October 2012

GI Pistols: Remington Leads, But It Isn’t ‘Exactly’ a GI Pistol

In this four-way test of 1911 handguns, we looked at a Turkish Regent R100, an American-made Auto Ord 1911, an original Remington Rand 1911A1, and a new Remington 1911 R1.

In today’s market there seems to be a glut of 1911-type pistols. They run the gamut from inexpensive foreign imports with cast frames and parts to the most inexpensive examples of the gunmaker’s art. John Browning’s masterpiece has been widely cloned and copied — and arguably never equaled by any other design for pure fighting efficiency. The combination of a low bore axis that limits the recoil arc, a short, straight-to-the-rear trigger compression, well-placed controls, and a comfortable grip add up to unequaled human engineering. Coupled with a design that allows cocked-and-locked carry and unsurpassed speed to a rapid first-shot hit, the 45 ACP cartridge and good heft, the 1911 is a deadly efficient fighting tool.

From left: (1) If tradition, emotional attachment, and a sense of history are important to you, then perhaps the original Remington Rand appeals more. (2) Our raters liked the new Remington pistol a lot. But it was the most expensive pistol, and it isnít a 1911A1 in all particulars. (3) The Regent R100 pistol is well made of good materials, but the odd reshaping of the grip leaves us cold. (4) The solid performance of the Auto Ordnance at a fair price is praiseworthy. While each pistol has its merits, the Auto Ordnance is a Best Buy, our testers said.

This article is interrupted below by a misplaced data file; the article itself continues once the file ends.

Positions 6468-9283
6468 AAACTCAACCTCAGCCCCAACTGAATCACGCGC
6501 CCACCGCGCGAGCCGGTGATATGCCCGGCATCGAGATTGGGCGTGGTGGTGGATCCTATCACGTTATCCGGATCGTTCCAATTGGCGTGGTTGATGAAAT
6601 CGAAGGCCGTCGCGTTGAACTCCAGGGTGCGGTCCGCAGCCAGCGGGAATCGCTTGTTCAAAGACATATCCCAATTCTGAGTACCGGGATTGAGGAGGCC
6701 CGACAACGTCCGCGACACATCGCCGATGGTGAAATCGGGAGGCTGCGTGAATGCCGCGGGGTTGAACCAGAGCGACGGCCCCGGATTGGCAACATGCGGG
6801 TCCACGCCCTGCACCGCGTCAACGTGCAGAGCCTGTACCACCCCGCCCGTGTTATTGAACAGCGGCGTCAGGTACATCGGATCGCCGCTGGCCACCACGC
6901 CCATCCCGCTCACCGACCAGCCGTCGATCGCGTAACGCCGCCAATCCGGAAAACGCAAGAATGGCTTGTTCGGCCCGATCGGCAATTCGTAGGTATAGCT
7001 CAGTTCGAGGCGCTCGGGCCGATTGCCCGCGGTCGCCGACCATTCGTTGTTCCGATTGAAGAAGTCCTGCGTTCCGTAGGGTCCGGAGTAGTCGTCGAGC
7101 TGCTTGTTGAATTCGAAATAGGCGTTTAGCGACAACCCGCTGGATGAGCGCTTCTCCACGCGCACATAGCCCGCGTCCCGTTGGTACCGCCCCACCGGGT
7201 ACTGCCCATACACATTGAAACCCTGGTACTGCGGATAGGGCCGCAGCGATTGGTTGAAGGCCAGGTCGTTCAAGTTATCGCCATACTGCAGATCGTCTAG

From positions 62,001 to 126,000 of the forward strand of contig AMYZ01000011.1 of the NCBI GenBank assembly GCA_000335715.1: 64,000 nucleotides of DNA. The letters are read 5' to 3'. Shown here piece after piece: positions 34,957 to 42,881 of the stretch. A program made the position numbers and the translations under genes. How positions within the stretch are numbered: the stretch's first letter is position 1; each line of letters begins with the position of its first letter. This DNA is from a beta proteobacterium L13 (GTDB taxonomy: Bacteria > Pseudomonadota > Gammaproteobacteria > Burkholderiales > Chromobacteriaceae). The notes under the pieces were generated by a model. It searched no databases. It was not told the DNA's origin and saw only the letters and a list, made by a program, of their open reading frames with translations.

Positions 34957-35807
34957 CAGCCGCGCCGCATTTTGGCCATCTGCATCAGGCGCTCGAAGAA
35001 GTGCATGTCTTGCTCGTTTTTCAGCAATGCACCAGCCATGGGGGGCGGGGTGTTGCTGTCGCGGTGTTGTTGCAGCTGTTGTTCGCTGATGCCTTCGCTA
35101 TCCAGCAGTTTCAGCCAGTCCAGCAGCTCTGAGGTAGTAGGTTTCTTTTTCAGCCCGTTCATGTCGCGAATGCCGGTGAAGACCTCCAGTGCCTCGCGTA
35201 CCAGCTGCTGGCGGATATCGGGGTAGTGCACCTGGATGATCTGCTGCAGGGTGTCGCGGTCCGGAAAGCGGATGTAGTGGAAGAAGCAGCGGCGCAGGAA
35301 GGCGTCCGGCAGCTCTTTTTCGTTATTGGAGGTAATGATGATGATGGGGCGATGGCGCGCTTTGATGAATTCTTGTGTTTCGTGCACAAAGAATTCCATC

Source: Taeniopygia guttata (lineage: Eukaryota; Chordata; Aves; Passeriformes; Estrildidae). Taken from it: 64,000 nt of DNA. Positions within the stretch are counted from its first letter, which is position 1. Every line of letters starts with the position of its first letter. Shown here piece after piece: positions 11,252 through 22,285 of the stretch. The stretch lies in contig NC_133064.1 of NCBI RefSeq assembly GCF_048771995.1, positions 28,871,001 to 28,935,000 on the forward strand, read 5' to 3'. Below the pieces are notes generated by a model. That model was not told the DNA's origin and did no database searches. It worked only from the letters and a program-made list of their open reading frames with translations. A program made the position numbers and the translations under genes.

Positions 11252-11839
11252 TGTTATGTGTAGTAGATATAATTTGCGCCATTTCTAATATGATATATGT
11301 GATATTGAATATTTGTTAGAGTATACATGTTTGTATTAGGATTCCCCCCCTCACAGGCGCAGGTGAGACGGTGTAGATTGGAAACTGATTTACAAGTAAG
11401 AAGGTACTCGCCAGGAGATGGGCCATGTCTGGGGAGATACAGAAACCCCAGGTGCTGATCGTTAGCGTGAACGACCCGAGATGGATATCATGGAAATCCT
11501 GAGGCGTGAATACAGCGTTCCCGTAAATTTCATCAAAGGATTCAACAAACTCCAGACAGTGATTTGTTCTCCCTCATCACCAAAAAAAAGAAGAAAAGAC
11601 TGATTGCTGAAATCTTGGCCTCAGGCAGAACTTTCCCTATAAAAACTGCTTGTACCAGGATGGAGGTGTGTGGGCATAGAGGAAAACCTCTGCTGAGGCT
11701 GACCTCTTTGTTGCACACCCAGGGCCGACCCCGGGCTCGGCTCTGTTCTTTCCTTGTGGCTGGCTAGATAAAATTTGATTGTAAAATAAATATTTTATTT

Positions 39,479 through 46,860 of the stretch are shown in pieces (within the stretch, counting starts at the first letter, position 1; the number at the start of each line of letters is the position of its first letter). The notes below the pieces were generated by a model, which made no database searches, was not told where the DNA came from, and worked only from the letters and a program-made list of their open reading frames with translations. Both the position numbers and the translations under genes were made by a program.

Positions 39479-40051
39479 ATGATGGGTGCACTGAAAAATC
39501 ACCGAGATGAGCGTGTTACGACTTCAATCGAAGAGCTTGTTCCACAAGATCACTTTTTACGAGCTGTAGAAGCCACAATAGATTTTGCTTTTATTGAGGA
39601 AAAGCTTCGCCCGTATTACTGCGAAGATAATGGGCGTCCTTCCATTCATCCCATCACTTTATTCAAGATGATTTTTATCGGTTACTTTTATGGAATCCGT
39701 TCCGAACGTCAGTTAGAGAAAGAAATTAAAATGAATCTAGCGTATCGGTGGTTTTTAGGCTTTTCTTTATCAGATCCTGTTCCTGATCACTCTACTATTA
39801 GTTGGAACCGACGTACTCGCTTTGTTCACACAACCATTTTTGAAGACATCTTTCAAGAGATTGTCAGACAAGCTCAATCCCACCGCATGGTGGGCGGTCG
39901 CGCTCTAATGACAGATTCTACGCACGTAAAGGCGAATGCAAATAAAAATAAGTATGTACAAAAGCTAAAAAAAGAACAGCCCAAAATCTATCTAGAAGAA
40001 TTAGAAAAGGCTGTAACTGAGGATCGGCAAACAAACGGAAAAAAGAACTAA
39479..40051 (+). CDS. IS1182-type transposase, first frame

A generation or so ago we cut up and modified GI 45s into what we thought were superior fighting pistols. Today, we have ready-made factory pistols that incorporate many of the features once found only on custom handguns. But the original GI type remains popular. The simplicity and utter reliability of the design cannot be faulted. The more bells and whistles, the more we have to go wrong with a pistol. Low-profile sights, simple controls, and uncluttered design are among the strong points of the GI-type pistol. In this report we tested two modern renditions of the GI 45, the Auto Ordnance and Regent, respectively. As a counterpoint, we located and tested an original GI 45, by Remington Rand. Finally, we tested a modern pistol that is basically a GI gun with slight upgrades as a comparison. The results were interesting and made for a valid comparison of the GI-type pistols.

Auto Ordnance 1911
Series 80 45 ACP, $667